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CANNES 2021 Un Certain Regard

Review: The Innocents

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- CANNES 2021: Eskil Vogt's terrific second film is one of the best horror flicks of recent years and is an instant classic

Review: The Innocents
Rakel Lenora Fløttum and Sam Ashraf in The Innocents

In his previous film, Blind [+see also:
film review
trailer
interview: Eskil Vogt
interview: Eskil Vogt
film profile
]
, Norwegian writer-director Eskil Vogt made a psychological drama about a woman in a new apartment block who starts losing her eyesight and believing that someone is spying on her. The director took something away from his main protagonist, and showed how tense and challenging being in a new environment can be as well as how a change in our senses can play with how we think, our beliefs and our actions. There are some similarities in the set-up to The Innocents [+see also:
interview: Eskil Vogt
film profile
]
, which is playing in Un Certain Regard at Cannes.

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The Innocents starts by following a family who move to a housing estate next to a forest for the summer with their two children, the elder of whom, Anna (Alva Brynsmo Ramstad), is autistic. Anna's autism is a little clue that this film will be about how the mind works and the fact that humans still don't understand neurology that well. It makes the supernatural elements of the story seem plausible even without an elaborate, comic book-style explanation. Anna's cute little sister, Ida (Rakel Lenora Fløttum), has to take responsibility sooner than one would expect for a child her age. She is desperately searching for human contact with others her age.

Ida takes Anna to play on the swings, where her new friend Ben (Sam Ashraf) persuades Ida to leave her sister while they go off to play together. In doing this, Vogt cleverly plays with our human desire to protect children and the fears this induces in order to ramp up the tension. But this is just an introduction to a world where the true horror only starts being revealed when Ben and Ida follow a cat into a storage area below the apartment, where an act of pure evil takes place. They then meet Aisha, and the four children discover that they can communicate and control things with their minds. From this moment on, the viewer is trying to work out who is good and who is evil.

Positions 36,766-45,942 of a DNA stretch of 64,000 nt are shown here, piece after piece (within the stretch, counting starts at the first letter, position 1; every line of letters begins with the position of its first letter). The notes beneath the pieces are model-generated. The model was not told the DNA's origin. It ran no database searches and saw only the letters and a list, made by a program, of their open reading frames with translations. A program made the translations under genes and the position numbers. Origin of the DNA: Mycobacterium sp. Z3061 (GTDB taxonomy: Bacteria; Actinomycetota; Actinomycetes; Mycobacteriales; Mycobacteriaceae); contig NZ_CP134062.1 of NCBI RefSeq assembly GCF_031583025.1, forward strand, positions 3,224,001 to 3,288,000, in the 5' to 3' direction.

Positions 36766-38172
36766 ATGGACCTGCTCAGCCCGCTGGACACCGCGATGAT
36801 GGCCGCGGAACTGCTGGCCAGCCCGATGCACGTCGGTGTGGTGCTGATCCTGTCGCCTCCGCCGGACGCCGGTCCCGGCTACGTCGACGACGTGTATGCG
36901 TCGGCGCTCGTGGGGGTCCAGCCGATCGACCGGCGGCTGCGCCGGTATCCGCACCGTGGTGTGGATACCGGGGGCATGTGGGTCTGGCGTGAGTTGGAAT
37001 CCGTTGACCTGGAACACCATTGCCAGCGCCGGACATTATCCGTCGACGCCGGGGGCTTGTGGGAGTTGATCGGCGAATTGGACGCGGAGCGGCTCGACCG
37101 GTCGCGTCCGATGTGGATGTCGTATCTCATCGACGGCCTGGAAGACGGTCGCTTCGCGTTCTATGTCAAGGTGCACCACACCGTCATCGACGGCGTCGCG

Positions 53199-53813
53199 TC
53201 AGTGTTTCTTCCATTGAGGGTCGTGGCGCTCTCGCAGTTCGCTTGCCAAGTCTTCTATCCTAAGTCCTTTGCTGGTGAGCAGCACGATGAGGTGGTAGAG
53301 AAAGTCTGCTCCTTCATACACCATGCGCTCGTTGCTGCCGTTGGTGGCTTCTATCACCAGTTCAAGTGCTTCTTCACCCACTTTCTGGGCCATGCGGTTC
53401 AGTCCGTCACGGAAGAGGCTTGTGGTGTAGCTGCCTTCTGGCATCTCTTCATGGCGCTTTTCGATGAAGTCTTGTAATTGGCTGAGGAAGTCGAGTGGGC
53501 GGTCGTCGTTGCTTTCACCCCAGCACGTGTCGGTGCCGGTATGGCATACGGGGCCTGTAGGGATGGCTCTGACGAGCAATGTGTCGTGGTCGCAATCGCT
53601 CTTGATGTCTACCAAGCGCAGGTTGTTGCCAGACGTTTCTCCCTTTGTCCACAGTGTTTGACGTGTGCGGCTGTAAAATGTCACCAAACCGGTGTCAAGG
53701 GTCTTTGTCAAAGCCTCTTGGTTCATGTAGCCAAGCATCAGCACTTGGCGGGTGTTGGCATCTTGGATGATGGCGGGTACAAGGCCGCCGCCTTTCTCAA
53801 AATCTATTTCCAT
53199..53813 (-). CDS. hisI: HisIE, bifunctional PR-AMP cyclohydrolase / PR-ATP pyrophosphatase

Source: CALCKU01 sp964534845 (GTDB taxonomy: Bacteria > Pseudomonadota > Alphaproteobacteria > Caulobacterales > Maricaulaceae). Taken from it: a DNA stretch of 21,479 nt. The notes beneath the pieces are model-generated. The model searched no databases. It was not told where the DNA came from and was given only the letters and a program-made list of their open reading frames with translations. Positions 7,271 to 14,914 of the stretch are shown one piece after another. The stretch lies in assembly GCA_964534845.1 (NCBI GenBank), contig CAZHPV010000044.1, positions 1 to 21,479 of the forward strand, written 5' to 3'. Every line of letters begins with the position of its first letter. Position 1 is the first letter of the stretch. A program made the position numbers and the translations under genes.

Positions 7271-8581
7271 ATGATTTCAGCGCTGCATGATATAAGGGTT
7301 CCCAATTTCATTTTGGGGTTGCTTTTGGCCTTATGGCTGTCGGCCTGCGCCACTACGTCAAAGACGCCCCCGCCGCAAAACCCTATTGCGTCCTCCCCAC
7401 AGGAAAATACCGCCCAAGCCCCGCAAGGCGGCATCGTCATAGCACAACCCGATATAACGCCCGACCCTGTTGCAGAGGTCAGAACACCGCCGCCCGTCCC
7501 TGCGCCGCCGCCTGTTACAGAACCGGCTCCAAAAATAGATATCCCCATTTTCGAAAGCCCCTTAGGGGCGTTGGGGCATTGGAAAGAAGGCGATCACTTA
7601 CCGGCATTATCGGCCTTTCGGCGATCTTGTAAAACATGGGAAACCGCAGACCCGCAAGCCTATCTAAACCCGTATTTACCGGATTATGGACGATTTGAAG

There is an element of William Golding's Lord of the Flies in seeing the terrible consequences of what happens when children gain power, over which they have autonomy. The Innocents also questions the nature of good and evil, pondering whether it is inherited, the work of the devil or something learned. Vogt's ambiguous narrative makes all of these conclusions possible.

There are so many elements that make this world so rich. The camera follows the kids into their own homes, which gives a window into Norwegian society, a world of rich and poor, and haves and have nots. The inclusive casting adds to the movie's ambiguity and flavour – indeed, it's interesting to see a Norwegian film where characters from all backgrounds come together. With the action taking place in mid-summer, cinematographer Sturla Brandth Grøvlen uses the sunlight to create ominous feelings thanks to the way it streams through windows, bounces off trees and lights up the figures.

But more chillingly than any of the supernatural elements, the film throws in another question, one that haunts the viewer after the end of the credits, when it's time to try to calm down and relax again: who are the innocents? Is it the children? The parents? Or the audience?

The Innocents is a Norwegian-Swedish-Danish-UK-French-Finnish co-production staged by Mer Film, Zentropa International Sweden, Film i Väst, Snowglobe, Bufo, Logical, Zefyr and Don’t Look Now. Its international sales have been entrusted to Protagonist Pictures.

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